The Case of the “Good” Grade Comics

By Steve Leone, Enservio | February 7, 2017

Comic books first came to the US market in the 1930’s, though their history dates back to 18th century Japan. Since 1939, comic book collecting as a trend and in turn comic book values, have waxed and waned through the years. Since the 2000’s, after suffering a severe decline in interest, comics have once again become a favorite of collectors. People (and businesses) collect comics for a number of reasons ranging from the joy of collecting a series of stories, to a particular artist’s contribution to an issue, to achieving financial gain. Action Comics No. 1, released in June of 1938 is the most sought after comic in the world. A near-mint condition sold at auction on eBay for $3.2 million back in 2014, not a bad price for the first appearance of Superman that sold for 10 cents in 1938.

The Situation

Enservio Select was recently called in to handle a theft claim which included two Golden Age comics (comics published anytime between the late 1930s to the early 1950s), one with a stated value of approximately $20,000, and the other without a value.

Unfortunately, the policyholder was unable to provide any photographs, pre-loss appraisal or any other documentation which provided condition. The only information that was provided was that one comic was a 1939 Action Comics issue #15 in good, 2.0 condition which featured Superman, and the other, a 1939 Detective Comics issue #31 also in good, 2.0 condition, which featured Batman.

Cracking the Case

Image: Comics.org/Wikipedia Commons

When it comes to valuing comics, along with rarity, marketability and restoration potential, condition is crucial to providing an effective appraisal. On claims such as this, we will typically consult industry pricing databases of used comics to assist in providing a replacement value based on a grading system.

To provide some context, a nearly perfect edition, or “Gem Mint” comic, would be graded as a 10—comics from the age of this claim are virtually non-existent; whereas a Poor Grade of below 1.0 could have much of the cover missing, be stained, torn or missing pages, etc.

In this case, the policyholder listed them as 2.0 Good.

“Good” can be very misleading in this context, as numerically, 2.0 is near the bottom of the scale, and includes those comics that may have yellowing, a portion of the cover torn, be stained, have mold or mildew, etc., but are still in readable condition.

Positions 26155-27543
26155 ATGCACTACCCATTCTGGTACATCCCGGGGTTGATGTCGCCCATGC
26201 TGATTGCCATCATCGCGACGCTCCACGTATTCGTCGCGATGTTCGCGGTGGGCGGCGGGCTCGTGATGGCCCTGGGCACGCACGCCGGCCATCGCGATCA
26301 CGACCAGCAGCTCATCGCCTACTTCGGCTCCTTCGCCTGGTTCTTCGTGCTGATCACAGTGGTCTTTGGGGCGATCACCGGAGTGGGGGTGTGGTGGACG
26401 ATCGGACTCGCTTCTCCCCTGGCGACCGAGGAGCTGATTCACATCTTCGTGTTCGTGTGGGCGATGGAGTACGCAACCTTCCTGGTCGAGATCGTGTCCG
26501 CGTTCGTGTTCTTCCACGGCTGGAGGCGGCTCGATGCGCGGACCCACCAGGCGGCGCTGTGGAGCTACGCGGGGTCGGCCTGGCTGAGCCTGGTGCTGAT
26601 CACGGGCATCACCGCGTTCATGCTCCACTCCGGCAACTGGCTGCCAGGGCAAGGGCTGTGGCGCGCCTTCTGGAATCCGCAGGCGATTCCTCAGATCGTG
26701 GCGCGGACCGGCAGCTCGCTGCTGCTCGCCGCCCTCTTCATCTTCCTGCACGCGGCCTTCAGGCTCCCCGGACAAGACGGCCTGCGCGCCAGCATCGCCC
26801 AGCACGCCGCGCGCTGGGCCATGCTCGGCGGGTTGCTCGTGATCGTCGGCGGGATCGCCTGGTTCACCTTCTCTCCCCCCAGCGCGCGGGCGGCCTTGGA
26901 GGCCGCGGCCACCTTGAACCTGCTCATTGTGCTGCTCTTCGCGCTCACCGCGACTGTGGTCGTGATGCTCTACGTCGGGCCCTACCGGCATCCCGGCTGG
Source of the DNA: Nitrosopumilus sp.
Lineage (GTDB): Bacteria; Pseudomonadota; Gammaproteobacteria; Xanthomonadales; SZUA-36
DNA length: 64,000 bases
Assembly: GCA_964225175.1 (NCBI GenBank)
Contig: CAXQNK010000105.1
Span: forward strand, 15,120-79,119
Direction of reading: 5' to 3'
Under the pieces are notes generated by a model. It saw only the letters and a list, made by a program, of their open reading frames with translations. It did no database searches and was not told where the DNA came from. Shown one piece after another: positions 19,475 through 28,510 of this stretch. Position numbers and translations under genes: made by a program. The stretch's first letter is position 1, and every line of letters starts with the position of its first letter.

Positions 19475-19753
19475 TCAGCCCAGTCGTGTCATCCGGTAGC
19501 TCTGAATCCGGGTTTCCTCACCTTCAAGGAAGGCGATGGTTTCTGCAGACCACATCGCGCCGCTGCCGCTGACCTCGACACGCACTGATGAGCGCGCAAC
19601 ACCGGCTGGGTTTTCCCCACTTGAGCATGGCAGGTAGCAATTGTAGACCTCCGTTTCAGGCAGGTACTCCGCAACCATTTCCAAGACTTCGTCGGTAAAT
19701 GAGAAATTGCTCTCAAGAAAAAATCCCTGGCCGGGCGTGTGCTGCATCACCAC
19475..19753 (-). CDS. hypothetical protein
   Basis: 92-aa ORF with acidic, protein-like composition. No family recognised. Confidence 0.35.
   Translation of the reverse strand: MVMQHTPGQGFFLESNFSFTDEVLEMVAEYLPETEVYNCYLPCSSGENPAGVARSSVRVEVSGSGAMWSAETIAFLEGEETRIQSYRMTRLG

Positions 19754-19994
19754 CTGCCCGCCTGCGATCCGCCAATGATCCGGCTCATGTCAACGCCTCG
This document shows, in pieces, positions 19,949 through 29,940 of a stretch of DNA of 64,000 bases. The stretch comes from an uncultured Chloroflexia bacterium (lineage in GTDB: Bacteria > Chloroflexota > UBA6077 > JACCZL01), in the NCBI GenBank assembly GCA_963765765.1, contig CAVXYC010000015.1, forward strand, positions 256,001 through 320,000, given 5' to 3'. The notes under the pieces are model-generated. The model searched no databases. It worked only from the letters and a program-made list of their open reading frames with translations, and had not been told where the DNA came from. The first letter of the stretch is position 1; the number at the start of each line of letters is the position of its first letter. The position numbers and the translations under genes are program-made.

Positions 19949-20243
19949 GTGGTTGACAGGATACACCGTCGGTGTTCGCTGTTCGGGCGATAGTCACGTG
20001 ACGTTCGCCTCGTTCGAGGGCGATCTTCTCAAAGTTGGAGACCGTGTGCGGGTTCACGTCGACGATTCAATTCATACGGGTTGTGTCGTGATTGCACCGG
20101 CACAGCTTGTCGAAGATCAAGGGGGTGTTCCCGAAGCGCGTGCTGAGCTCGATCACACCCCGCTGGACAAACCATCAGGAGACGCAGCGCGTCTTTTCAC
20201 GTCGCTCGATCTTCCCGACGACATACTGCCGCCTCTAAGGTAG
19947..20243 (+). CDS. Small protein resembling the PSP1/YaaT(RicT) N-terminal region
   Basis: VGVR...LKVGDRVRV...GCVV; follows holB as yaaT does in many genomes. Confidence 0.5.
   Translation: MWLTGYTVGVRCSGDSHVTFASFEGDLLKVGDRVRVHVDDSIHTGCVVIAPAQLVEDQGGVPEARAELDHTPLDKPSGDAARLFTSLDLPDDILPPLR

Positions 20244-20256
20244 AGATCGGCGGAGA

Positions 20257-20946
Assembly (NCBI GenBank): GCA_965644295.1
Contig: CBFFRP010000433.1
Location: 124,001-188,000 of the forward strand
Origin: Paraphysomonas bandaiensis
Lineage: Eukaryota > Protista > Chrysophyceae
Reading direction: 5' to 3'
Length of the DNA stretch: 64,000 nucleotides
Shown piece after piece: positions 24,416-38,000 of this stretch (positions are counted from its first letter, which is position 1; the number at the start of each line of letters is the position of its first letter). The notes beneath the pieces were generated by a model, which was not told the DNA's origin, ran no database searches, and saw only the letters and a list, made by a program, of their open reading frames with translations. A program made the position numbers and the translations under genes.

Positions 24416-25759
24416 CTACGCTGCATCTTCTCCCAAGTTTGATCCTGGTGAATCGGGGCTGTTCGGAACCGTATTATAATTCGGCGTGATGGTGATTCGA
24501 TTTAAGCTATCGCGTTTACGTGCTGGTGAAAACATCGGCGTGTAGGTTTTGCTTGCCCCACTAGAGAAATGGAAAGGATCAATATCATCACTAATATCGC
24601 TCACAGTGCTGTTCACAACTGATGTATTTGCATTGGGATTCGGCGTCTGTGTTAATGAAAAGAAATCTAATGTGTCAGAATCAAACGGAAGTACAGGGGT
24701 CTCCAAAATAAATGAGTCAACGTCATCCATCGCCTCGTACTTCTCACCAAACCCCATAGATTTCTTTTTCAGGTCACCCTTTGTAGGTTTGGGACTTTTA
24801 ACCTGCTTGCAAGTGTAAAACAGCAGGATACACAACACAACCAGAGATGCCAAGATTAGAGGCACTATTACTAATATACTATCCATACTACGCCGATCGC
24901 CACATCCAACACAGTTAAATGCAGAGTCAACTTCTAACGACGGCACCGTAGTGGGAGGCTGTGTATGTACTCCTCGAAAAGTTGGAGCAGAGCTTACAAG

In order to provide a defensible value, our appraiser knew it was crucial to obtain a grading consensus. Working with the policyholder, we found that though they rated the comics as 2.0’s based on their grading knowledge, they had never been professionally graded. Our specialist did know the appropriate questions to ask in order to narrow down the grading, and agreed that what the policyholder had could certainly have been in the realm of a 2.0 “Good” comic.

The Results

Combining the grading information with extensive research of the current comic market and comic pricing databases led us to establish retail replacement value for the Superman Action Comic to be $1,280. The Batman Action Comic, which is a more sought after issue than the Superman comic, was determined to be valued at $6,400.

Steve Leone is a review appraiser for Enservio (www.enservio.com), a provider of contents claim management software, payments solutions, inventory and valuation services for property insurers. He has held auctioneer positions at Cole auctions, Abdou auctions, Flanagan Auction Gallery, Carver Auction Gallery and the Stutz Blacker Auction Company. Leone’s knowledge of antiques and collectibles includes estate silver, porcelain, custom and antique knives, edged weapons, firearms, antique clocks, antique furniture and collectibles of all types.

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